PORTLAND – In many ways, overreacting to a single game in an attempt to form a narrative is the whole raison d’etre of the NBA Playoffs — it’s not hard to find a think-piece questioning the longevity of the Warriors’ dynasty, because even though it has been historically successful, Golden State lost in historic fashion to the Clippers in Game 2.
The same was true after the Blazers’ opening salvo versus the Thunder. In a series where they were supposed to be doomed by the loss of Jusuf Nurkic, they threatened to take a hatchet to the narrative that they were overmatched against Oklahoma City. Playing Enes Kanter at center full-time was supposed to be a death sentence. Instead, Kanter breathed life into Portland’s playoff aspirations by doing the exact opposite of what we expected.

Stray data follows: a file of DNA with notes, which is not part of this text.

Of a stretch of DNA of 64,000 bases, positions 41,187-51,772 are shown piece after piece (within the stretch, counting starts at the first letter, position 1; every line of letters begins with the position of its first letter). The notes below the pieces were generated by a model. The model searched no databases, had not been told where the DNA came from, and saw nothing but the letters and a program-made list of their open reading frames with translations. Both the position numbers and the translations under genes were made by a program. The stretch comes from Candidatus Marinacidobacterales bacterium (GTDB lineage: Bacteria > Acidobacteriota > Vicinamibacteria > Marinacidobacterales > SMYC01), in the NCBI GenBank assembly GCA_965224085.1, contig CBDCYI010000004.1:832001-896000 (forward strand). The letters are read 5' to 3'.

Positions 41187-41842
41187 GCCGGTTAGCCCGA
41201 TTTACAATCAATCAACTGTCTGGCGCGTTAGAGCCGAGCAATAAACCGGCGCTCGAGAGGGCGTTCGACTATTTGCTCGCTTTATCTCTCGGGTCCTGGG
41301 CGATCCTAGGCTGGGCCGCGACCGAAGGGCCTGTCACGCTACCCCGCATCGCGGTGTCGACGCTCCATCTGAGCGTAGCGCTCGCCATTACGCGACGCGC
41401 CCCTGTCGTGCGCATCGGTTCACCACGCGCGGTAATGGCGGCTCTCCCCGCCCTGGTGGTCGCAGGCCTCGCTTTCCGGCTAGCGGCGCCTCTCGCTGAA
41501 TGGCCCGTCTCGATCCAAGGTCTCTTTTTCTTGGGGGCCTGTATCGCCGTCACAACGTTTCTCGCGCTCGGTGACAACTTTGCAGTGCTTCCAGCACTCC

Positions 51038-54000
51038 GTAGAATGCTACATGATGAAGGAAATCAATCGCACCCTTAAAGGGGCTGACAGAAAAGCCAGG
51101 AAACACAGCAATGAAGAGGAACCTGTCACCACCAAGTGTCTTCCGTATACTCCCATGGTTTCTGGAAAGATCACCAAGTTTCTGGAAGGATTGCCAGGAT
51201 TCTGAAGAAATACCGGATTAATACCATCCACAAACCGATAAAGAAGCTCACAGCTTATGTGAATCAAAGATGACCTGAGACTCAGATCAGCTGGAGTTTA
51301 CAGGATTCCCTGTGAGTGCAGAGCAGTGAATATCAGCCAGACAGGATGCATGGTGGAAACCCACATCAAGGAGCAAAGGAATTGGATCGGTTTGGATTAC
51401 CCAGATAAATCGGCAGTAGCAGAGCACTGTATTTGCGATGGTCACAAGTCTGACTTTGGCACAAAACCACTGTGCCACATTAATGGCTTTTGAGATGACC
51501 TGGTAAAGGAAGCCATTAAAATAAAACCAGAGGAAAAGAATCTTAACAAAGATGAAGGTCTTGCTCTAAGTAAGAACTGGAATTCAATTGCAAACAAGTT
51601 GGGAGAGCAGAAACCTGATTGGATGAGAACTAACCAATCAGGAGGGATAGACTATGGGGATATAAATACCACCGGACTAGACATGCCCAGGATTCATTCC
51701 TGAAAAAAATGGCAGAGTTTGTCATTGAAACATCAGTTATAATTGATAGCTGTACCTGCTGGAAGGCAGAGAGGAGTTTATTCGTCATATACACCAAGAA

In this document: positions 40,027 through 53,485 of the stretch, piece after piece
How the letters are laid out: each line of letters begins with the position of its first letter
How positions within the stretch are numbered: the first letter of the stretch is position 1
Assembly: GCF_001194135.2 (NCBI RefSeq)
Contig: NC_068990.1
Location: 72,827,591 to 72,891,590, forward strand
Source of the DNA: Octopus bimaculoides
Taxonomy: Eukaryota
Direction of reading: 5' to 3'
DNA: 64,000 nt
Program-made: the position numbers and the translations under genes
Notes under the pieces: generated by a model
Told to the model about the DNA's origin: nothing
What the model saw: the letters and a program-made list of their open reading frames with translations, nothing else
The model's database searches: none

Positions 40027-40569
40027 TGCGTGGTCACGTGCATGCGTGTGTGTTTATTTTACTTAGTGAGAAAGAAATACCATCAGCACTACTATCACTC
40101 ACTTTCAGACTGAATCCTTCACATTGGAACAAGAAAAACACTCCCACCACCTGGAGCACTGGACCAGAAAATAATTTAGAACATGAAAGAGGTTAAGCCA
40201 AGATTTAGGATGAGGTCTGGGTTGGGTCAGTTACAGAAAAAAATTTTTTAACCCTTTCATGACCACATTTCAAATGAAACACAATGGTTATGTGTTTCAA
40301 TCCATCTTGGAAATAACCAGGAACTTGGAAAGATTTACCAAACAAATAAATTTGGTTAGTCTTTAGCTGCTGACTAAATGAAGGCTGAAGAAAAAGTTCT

Every postseason, there’s a player who comes out of nowhere and has a monster game that dominates the news-cycle for a few days. After opening weekend, that player was Kanter. It was even more poetic that it came against his former team, particularly his former coach, who was famously caught on camera proclaiming Kanter’s unplayability in the postseason because of his well-documented liabilities as a defender.
Despite his big game, those deficiencies still caused plenty of skepticism about whether that was sustainable. The problem with surprise performances like that is that they’re no longer a surprise anymore. Opponents have time to regroup and clean up some of their mistakes. They’re usually ready the next time around, especially with Kanter and his former team, who understands the weaknesses in his game better than anyone.